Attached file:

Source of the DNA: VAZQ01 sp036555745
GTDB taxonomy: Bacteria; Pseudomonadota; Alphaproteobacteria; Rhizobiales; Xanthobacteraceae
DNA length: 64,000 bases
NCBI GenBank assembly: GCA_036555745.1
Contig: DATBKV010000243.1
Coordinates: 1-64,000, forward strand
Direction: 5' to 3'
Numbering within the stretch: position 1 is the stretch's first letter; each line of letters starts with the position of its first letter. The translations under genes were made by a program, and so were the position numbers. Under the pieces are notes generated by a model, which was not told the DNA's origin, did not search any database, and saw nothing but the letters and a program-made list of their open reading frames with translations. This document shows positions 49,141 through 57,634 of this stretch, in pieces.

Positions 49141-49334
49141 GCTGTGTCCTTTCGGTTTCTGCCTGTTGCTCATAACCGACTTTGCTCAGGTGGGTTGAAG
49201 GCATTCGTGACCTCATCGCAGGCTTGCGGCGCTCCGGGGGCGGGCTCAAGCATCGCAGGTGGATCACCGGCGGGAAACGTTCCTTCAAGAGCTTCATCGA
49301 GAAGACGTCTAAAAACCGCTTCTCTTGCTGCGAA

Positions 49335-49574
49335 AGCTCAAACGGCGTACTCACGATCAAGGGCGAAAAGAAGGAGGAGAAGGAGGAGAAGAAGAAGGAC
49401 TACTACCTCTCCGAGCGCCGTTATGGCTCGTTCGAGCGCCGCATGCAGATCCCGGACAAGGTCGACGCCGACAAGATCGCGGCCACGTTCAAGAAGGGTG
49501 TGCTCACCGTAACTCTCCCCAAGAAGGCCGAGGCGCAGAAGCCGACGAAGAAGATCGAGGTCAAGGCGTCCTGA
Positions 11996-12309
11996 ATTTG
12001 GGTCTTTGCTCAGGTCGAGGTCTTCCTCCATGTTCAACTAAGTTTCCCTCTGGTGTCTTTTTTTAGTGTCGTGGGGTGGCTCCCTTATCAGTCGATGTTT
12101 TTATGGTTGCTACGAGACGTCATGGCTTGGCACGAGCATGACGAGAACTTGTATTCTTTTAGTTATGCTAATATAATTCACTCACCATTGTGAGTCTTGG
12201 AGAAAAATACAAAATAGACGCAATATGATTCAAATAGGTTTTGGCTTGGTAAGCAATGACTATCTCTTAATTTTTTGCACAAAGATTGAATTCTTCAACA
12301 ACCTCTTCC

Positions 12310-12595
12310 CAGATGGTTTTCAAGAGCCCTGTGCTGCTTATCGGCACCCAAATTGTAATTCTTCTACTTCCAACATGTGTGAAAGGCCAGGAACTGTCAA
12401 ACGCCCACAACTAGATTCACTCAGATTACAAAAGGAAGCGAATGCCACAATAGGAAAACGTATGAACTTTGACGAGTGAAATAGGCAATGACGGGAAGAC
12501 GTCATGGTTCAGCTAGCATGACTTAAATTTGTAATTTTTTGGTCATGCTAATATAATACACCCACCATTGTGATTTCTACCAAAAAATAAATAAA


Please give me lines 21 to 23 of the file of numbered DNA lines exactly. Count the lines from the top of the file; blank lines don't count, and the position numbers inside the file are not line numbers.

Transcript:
12201 AGAAAAATACAAAATAGACGCAATATGATTCAAATAGGTTTTGGCTTGGTAAGCAATGACTATCTCTTAATTTTTTGCACAAAGATTGAATTCTTCAACA
12301 ACCTCTTCC

Positions 12310-12595